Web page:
Competition: Flixbus will find the Baltic market difficult

Competitors believe Europe’s largest coach operator Flixbus will have a hard time on the Baltic market as international lines have to compete with cheap airline tickets. Operators have dialed back Tallinn-Berlin lines as they have not proved profitable.

Flixbus founded Flixbus Estonia OÜ in December of last year. The company is run by Michal Jakub Leman and Nikolai Alexandrovic Voitiouk-Blum. Flixbus plans to launch long-distance lines from Tallinn to Central Europe. Minister of Economic Affairs and Infrastructure Taavi Aas greenlit Flixbus Polska’s line permit applications for Berlin-Tallinn, Warsaw-Tallinn and Prague-Tallinn connections on Monday. “We are making preparations for launching operations in the Baltics,” executive director for Flixbus in Poland, Ukraine and the Baltics Michal Leman told ERR. “Our main priority covers lines connecting Tallinn to other European capitals, such as Berlin and Warsaw, which we plan to launch in the first half of 2020.

International coach operators in the Baltic region include LuxExpress, Ecolines and Eurolines, with the latter also operating a Warsaw line. Head of international travel for Eurolines Edmundas Pavlovas said that competition is fierce. “We welcome a fourth competitor, but our market is not as big as those in Germany or Poland,” he said. “Perhaps Flixbus has a different economic position and strategy than Superbus that was forced to leave the Baltic market, but we will see.” Pavlovas said that the market is not big enough for so many operators and is furthermore affected by cheap plane tickets. Eurolines is concentrating more on Eastern European countries, like Belarus, Ukraine and Poland, while Tallinn is a small market for a coach operator.

Estonians like trains

Ecolines that used to operate a Berlin line left the German market a few years ago. “Long-distance buses cannot compete with the price of plane tickets. Eight hours is the absolute maximum length of a bus trip, and even that is very difficult. Flixbus operates long lines, while they also sell tickets for stops in between destinations. This allows them to sell a single seat to several passengers during a single trip and it has worked on some markets,” Pavlovas said.

Owner of LuxExpress Hugo Osula said that he has not heard about Flixbus’ plans, adding that plane tickets could be a problem. “We operated those lines in the 1990s and ended up abandoning them. They can give it a shot. I dare say that long-distance travel by bus ended a long time ago, and I would not dare recommend anyone build their business on that model,” he said.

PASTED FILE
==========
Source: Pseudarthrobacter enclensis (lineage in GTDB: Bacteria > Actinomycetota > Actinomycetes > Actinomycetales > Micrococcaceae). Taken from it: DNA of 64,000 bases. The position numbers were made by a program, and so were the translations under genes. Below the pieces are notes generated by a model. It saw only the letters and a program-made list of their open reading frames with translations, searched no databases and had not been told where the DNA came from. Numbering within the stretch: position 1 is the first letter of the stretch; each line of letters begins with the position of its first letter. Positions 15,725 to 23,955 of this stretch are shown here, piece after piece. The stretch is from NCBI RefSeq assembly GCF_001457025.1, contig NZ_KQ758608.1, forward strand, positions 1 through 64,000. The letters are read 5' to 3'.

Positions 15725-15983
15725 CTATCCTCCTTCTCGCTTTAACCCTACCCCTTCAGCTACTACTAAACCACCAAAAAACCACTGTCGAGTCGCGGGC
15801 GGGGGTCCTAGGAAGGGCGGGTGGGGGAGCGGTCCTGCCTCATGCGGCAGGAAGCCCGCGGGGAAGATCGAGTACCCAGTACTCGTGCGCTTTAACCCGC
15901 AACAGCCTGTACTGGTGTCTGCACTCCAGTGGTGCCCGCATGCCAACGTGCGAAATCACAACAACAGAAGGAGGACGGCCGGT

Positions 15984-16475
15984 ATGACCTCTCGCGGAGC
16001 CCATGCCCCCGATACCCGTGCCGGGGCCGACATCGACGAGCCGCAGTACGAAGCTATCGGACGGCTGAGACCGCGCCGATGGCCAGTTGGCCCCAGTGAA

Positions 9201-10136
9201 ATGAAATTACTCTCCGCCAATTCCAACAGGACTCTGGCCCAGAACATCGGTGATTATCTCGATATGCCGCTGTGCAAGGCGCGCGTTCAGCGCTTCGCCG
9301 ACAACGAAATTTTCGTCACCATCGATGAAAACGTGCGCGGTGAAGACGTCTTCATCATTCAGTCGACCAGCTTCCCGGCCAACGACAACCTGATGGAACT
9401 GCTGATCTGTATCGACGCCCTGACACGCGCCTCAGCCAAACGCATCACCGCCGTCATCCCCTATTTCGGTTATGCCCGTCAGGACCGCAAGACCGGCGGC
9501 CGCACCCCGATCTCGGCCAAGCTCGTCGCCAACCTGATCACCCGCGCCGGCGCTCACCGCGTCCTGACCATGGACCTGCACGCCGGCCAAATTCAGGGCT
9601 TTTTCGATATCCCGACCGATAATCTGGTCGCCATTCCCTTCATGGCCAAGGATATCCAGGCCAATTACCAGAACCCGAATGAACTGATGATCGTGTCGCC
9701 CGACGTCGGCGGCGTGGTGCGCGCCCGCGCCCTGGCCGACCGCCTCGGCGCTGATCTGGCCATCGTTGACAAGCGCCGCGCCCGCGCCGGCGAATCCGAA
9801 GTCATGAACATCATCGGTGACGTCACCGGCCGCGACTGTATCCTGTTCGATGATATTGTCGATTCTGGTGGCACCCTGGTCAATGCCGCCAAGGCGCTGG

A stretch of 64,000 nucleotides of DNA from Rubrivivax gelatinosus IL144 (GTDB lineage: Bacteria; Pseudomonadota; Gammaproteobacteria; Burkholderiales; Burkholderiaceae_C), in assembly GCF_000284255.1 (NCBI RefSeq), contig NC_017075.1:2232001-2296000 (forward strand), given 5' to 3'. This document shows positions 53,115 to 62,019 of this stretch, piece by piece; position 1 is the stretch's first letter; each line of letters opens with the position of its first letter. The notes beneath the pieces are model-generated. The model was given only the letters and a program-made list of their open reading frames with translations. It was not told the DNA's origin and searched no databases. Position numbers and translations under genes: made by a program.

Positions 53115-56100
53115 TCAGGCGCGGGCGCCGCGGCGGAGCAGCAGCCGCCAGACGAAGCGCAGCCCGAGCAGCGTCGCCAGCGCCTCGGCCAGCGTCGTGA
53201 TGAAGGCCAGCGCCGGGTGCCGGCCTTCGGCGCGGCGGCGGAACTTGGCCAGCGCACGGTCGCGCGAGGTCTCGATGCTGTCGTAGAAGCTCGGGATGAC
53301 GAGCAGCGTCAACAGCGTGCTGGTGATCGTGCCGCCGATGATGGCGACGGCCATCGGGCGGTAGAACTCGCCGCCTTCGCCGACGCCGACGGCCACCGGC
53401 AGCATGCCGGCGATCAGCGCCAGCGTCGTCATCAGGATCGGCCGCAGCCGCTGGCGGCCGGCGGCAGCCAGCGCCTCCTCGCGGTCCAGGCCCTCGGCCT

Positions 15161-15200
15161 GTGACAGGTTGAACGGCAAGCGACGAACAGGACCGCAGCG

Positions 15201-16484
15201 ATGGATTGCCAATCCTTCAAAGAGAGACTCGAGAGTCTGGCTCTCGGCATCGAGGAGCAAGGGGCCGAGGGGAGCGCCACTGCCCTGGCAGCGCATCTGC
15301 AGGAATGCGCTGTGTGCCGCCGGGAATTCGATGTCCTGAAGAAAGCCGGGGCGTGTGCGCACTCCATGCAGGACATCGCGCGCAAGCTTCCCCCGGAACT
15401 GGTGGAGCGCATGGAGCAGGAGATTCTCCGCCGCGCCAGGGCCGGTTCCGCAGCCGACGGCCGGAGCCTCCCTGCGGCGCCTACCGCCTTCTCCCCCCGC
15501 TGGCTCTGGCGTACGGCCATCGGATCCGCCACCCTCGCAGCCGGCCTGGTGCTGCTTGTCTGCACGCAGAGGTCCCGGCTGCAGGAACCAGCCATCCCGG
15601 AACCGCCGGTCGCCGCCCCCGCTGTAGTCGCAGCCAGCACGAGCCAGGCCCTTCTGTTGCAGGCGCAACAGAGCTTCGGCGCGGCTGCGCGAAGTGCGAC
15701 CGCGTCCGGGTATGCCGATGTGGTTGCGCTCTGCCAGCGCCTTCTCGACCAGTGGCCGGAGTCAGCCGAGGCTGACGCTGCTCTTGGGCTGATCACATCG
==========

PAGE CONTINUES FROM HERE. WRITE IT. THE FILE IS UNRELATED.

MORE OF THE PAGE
Osula said that competition is indeed very close. “Those who manage to operate based on ticket revenue alone are the craftiest. Estonians believe in trains, while I have always wondered why we’re burying taxpayer money in the railroad in a situation where we can see people opting for the plane for longer distances. I knew 15 years ago that flying would become cheaper and smarter,” the businessman said.

Hugo Osula also believes there are not enough passengers in Estonia. “The market is so complex that reading it and setting up a suitable product takes a long time. Every minor mistake culminates in bankruptcy here,” he added. According to Osula, Superbus that operated lines between Riga and Kaunas before coming to Estonia did not do its homework. “We wondered whether they had really though things through when they first arrived. After operating here for eight-nine months, they realized there is fierce competition in Estonia and getting a foot in the door in a situation where the railroad is subsidized using taxpayer money cannot possibly be profitable,” Osula said.

The Scots failed

Superbus found itself in a legal dispute with the Estonian Road Administration in 2015 the culmination of which was a decision to leave the market after just one year. The administration denied the company express line permits as departure times for lines from Tallinn to Narva, Tartu and Pärnu were already covered by other operators. Superbus contested the call in court and won as the court found the administration’s decision had not been justified. The Road Administration did not appeal the ruling and paid Superbus’ legal expenses of €5,000. Even so, Superbus said the victory was hollow and found it easier to just give up on the Estonian market. “We were very surprised to find the Estonian transport sector is shut tight,” head of Superbus Lauri Helke said at the time.

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